Article III of the United States Constitution vests the nation's judicial power -- which includes the authority to hear "all cases, in law and equity, arising under ... the laws of the United States" -- in the Supreme Court of the United States, and in the inferior courts established by Congress.
The federal courts therefore have authority under the Constitution to hear basically any case alleging that a federal law has been violated.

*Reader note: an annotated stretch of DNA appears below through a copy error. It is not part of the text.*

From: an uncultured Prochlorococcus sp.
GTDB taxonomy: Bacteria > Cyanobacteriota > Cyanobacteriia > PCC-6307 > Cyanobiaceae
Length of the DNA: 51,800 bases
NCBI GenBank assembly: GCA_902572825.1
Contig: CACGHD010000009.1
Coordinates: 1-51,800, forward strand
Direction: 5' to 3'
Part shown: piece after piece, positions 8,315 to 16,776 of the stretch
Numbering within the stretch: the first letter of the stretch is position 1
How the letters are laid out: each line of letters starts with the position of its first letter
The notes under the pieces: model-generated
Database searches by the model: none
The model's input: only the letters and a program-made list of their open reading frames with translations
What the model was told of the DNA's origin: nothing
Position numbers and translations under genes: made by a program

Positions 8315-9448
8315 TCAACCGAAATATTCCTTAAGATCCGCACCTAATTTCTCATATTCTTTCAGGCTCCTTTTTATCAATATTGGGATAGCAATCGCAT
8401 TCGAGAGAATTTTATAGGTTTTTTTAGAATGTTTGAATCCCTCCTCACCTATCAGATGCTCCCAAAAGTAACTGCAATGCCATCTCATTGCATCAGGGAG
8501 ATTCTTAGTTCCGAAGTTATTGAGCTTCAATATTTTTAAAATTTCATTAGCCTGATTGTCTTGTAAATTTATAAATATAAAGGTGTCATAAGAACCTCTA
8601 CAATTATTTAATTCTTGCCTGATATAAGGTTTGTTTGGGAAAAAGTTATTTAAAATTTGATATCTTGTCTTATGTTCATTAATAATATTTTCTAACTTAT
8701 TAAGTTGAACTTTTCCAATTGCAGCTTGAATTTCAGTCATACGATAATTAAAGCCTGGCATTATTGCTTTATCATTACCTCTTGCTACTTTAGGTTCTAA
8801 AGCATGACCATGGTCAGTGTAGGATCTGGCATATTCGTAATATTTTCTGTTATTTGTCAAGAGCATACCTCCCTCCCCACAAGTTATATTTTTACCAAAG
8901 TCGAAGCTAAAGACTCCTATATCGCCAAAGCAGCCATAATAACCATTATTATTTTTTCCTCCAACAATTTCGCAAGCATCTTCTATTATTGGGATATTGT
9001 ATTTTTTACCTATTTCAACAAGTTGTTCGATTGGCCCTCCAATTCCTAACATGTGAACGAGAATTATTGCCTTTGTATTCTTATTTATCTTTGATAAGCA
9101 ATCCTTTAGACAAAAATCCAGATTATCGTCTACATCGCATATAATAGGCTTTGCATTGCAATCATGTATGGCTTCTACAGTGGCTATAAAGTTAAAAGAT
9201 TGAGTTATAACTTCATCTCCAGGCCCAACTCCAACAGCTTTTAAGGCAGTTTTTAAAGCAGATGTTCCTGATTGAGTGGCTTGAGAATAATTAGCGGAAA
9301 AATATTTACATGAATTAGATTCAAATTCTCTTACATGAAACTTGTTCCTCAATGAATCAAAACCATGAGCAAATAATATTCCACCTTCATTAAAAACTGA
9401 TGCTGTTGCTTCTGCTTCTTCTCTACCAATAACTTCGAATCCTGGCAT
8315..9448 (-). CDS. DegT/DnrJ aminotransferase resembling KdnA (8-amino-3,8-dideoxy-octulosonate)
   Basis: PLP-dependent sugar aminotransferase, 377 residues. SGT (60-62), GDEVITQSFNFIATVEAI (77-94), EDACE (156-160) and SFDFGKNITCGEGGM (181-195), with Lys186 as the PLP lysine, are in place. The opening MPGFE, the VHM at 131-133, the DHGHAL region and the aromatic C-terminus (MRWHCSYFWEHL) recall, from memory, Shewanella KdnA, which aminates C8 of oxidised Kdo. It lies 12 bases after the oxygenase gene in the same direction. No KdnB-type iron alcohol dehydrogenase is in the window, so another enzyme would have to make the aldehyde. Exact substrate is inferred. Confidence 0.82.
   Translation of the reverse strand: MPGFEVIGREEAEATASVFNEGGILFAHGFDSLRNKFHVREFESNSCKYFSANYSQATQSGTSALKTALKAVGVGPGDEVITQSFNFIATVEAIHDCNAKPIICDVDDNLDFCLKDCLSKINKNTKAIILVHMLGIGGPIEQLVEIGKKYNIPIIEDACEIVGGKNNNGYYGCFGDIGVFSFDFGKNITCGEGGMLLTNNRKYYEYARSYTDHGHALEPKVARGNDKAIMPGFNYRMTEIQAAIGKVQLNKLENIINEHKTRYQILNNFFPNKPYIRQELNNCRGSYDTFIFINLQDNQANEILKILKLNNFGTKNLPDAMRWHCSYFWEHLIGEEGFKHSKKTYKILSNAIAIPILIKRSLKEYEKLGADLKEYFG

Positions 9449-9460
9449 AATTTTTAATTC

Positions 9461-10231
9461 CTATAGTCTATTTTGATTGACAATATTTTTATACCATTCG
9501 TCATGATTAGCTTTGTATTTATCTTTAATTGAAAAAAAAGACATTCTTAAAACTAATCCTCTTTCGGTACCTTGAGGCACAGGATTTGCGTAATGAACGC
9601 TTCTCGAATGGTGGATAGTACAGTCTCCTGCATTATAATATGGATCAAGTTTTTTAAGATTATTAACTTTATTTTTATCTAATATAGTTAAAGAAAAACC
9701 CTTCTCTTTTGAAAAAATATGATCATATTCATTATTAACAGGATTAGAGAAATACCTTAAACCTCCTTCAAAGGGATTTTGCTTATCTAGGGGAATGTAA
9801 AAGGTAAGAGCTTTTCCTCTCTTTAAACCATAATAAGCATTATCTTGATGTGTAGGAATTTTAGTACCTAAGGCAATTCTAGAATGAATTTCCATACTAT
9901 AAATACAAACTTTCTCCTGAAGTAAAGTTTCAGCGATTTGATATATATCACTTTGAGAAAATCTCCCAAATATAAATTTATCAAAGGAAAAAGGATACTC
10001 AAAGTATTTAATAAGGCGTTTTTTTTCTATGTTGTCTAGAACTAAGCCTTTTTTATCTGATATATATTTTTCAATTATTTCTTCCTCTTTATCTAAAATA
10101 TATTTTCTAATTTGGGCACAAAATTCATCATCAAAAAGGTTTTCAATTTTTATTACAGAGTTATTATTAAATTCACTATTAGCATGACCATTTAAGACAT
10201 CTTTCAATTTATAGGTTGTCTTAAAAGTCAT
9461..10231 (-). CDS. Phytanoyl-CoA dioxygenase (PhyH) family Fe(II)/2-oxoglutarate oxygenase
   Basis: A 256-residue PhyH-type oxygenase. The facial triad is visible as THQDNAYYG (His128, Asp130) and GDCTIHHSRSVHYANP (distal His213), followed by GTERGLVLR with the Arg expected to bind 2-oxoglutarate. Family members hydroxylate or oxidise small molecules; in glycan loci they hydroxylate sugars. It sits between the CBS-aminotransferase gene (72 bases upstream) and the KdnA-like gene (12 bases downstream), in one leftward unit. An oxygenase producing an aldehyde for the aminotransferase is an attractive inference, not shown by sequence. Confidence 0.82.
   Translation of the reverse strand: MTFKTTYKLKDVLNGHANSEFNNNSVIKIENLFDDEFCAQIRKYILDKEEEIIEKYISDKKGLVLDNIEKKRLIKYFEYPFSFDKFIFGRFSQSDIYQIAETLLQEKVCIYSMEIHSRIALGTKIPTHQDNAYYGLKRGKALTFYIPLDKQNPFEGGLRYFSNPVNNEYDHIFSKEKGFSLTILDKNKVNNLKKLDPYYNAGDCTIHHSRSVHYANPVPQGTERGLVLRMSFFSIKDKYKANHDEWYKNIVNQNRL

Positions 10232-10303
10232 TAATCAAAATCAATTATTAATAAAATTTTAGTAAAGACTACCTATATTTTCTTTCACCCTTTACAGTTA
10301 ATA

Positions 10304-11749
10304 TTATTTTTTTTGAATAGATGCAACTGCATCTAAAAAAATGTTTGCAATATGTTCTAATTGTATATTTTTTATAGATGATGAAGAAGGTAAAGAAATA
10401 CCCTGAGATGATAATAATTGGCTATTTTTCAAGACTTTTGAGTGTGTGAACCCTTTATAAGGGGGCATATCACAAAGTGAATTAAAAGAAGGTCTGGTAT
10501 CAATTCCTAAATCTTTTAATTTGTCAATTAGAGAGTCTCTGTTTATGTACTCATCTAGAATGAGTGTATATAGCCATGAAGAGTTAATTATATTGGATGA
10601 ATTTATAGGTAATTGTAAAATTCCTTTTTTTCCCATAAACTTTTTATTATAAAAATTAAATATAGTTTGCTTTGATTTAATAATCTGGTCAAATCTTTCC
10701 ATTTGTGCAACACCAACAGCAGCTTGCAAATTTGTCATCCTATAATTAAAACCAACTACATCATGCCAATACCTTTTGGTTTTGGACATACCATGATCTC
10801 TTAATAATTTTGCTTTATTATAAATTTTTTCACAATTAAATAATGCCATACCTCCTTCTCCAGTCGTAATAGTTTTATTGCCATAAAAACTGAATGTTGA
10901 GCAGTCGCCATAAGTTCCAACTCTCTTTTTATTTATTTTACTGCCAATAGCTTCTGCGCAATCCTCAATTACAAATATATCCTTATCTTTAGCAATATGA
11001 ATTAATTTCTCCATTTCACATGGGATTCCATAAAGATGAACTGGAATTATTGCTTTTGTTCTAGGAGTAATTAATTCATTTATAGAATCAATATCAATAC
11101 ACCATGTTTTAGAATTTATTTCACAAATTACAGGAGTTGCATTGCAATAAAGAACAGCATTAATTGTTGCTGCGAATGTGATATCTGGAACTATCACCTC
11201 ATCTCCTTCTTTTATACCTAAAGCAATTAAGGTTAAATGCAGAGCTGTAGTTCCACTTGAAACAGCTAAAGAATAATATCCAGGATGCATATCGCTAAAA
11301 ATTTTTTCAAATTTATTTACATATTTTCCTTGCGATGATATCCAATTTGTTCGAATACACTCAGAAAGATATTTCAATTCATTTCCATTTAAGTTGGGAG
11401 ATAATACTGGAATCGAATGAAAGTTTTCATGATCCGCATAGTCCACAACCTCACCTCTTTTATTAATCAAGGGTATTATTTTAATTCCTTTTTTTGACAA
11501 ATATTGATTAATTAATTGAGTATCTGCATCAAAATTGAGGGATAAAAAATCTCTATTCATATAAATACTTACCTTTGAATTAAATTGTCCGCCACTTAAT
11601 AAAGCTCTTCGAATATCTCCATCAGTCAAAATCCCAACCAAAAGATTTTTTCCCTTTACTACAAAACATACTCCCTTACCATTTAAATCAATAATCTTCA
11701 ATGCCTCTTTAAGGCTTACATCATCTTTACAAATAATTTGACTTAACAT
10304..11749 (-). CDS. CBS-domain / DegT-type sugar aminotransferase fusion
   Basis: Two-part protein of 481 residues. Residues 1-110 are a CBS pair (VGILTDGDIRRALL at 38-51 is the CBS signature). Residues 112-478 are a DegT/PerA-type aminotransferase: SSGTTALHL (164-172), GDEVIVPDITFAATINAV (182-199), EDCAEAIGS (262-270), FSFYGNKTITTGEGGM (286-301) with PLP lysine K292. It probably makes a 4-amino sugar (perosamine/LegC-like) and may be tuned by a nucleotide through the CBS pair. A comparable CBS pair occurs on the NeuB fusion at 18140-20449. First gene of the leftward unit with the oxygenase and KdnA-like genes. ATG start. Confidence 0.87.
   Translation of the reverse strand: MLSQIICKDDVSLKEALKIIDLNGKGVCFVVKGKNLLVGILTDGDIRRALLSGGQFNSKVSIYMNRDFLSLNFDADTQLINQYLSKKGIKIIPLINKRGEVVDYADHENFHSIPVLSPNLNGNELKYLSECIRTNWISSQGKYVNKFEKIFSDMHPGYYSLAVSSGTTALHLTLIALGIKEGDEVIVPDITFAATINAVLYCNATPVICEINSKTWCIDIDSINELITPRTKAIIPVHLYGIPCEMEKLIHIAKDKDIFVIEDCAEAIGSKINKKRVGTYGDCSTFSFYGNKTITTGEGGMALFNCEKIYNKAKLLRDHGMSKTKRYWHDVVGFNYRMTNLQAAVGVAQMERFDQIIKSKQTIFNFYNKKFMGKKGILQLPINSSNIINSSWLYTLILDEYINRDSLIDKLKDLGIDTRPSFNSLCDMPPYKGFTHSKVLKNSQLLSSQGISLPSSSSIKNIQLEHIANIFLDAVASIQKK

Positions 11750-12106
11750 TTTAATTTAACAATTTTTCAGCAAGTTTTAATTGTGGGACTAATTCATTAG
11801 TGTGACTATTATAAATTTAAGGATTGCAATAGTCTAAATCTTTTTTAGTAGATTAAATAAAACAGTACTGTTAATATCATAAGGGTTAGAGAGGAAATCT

The federal district courts specifically have jurisdiction over any case in which the United States or any federal agency is a plaintiff or defendant.
But jurisdiction to hear a case is different than being empowered to grant the relief requested in a case. That authority comes from the Administrative Procedure Act, where Congress has specifically permitted judicial review of agency actions in 5 U.S.C. § 702:
A person suffering legal wrong because of agency action, or adversely affected or aggrieved by agency action within the meaning of a relevant statute, is entitled to judicial review thereof.